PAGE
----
No, Kershaw didn’t start the inning. Jansen remained in the game, on for his third inning of work at 37 pitches. He struck out Trea Turner to bring up Bryce Harper. Jansen walked Harper on four pitches. Nope, no Kershaw. The FS1 camera caught manager Dave Roberts flashing his index finger at Jansen and saying “one more.” Jansen ran the count full on Werth before walking him to put runners on first and second with one out. Kershaw time.

Murphy popped up a 1-0 Kershaw fastball, bringing the Nationals down to their final out. Wilmer Difo pinch-hit for Mark Melancon, but Kershaw got him to fan on a curve in the dirt. Ruiz gathered the ball and tossed the ball to Gonzalez at first base to wrap it up. Kershaw got a win and a save — a save! — in the NLDS.

After Thursday night’s win, the Dodgers move on in the postseason. They’ll open up the NLCS on Saturday in Chicago against the Cubs in an 8:00 PM EDT game.

The Players’ Weekend uniforms are terrible

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The Yankees and the Dodgers have a storied World Series history, having met in the Fall Classic 11 times. Part of what made those falls so classic was the livery worn by each club.

The Yankees’ uniforms have gone unchanged since 1936. The Dodgers, though changing cities in 1958, have had the same basic, classic look with only minor derivations for almost as long. You can’t even say the names of these teams without picturing pinstripes, those red Dodgers numbers, both teams’ clean road grays, the Yankees navy and the Dodgers’ Dodger blue.

They looked like a couple of expansion teams last night however, at least sartorially speaking.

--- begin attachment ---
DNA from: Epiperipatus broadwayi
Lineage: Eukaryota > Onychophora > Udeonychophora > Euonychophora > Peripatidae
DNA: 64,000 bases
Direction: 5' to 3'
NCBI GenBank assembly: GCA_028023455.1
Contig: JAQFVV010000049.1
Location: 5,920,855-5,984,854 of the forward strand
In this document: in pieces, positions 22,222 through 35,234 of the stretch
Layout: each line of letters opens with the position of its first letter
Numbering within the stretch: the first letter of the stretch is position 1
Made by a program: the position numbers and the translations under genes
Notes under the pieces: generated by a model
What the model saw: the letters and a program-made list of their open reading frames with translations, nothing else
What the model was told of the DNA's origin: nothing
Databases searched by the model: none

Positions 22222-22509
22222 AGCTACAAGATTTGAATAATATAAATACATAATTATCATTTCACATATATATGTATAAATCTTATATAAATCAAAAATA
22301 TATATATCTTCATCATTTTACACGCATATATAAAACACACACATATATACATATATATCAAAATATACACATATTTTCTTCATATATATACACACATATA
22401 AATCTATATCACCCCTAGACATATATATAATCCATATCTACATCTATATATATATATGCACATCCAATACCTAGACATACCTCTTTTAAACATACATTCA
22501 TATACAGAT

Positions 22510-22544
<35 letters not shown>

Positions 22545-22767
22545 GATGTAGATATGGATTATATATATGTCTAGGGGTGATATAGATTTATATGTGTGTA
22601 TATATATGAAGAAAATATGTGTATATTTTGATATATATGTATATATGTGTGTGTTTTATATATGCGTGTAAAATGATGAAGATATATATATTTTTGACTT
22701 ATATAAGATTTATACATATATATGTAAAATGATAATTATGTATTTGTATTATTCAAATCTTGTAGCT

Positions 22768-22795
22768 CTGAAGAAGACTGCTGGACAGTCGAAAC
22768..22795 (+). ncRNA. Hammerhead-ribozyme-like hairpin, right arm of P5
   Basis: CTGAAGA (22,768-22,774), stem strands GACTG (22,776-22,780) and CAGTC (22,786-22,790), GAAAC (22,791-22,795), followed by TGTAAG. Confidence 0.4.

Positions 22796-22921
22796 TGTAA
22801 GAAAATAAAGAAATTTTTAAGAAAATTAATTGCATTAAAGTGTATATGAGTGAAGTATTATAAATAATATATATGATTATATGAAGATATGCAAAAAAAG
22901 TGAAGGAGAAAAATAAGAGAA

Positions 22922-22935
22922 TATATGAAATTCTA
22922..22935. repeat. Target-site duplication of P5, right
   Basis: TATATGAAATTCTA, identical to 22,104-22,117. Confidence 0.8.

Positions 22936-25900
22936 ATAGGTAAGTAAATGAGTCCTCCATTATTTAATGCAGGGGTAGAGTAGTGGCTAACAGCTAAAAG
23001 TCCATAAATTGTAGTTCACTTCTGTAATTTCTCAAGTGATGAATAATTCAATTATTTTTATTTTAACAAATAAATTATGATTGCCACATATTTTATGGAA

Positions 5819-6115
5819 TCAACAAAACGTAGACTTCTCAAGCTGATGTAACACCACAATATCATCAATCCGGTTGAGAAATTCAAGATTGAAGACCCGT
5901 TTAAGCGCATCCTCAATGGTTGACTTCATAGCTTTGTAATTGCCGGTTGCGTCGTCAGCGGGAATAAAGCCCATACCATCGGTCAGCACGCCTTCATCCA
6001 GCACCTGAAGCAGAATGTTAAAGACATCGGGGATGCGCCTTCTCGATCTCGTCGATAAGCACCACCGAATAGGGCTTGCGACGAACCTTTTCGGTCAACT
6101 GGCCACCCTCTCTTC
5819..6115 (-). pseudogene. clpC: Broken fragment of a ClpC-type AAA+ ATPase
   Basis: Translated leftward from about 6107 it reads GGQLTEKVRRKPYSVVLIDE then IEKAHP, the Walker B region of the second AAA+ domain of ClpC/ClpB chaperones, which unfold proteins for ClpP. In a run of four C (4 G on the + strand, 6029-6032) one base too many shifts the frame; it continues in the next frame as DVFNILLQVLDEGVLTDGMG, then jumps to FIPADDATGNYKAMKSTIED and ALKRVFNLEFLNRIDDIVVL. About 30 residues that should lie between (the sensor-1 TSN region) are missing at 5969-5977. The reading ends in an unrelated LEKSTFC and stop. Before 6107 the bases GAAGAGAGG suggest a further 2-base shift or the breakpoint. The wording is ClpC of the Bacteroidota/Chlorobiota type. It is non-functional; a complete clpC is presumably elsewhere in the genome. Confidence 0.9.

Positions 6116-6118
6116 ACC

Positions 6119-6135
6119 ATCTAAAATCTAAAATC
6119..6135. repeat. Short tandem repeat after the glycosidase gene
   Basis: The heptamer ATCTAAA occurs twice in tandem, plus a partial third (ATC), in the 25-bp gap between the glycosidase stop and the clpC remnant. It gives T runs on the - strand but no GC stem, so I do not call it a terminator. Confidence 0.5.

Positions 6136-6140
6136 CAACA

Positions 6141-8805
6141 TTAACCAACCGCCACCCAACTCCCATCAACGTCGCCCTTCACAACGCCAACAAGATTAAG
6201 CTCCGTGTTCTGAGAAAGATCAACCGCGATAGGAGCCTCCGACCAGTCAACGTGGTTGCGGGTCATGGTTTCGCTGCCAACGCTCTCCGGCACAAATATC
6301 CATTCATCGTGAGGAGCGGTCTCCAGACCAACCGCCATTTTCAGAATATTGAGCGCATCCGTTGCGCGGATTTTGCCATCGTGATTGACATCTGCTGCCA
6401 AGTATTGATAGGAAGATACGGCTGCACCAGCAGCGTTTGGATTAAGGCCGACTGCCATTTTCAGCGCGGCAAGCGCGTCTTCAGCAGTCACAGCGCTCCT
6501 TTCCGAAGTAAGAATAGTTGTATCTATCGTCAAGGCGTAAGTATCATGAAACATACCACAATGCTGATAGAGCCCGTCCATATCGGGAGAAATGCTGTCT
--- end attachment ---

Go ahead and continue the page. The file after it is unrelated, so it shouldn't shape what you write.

As you probably know it’s Players’ Weekend this weekend, and teams all over the league wore either all black or all white with player-chosen nicknames on the back. We’ve had the nicknames for a couple of years now and that’s fine, but the black and white combo is new. It doesn’t look great, frankly. I riffed on that on Twitter yesterday a good bit. But beyond my mere distaste for the ensembles, they present a pretty problematic palette, too.

For one thing the guys in black blend in with the umpires. Quick, look at these infields and tell me who’s playing and who’s officiating:

The white batting helmets look especially bad:

But some guys — like Enrique Hernandez of the Dodgers, realized that pine tar makes the white helmets look super special:

There was also a general issue with the white-on-white uniforms in that it’s rather hard to read the names and the numbers on the backs of the jerseys. This was especially true during the Cubs-Nationals game in the afternoon sunlight. You’ll note this as a much bigger problem on Sunday. It’s all rather ironic, of course, that the players have been given the right to put fun, quirky nicknames on the backs of their jerseys but no one can really see them.

The SNY booth was reading many people’s minds last night, noting how much Mad Magazine “Spy vs. Spy” energy this is throwing off:

I’ll also note that if you’re flipping between games or looking at highlights on social media it’s super hard to even tell which team is which — and even what game’s highlights you’re seeing — just by looking which, you know, is sort of the point of having uniforms in the first place.

I’m glad the players have a weekend in which they’re allowed to wear what they want. I just wish they’d wear something better.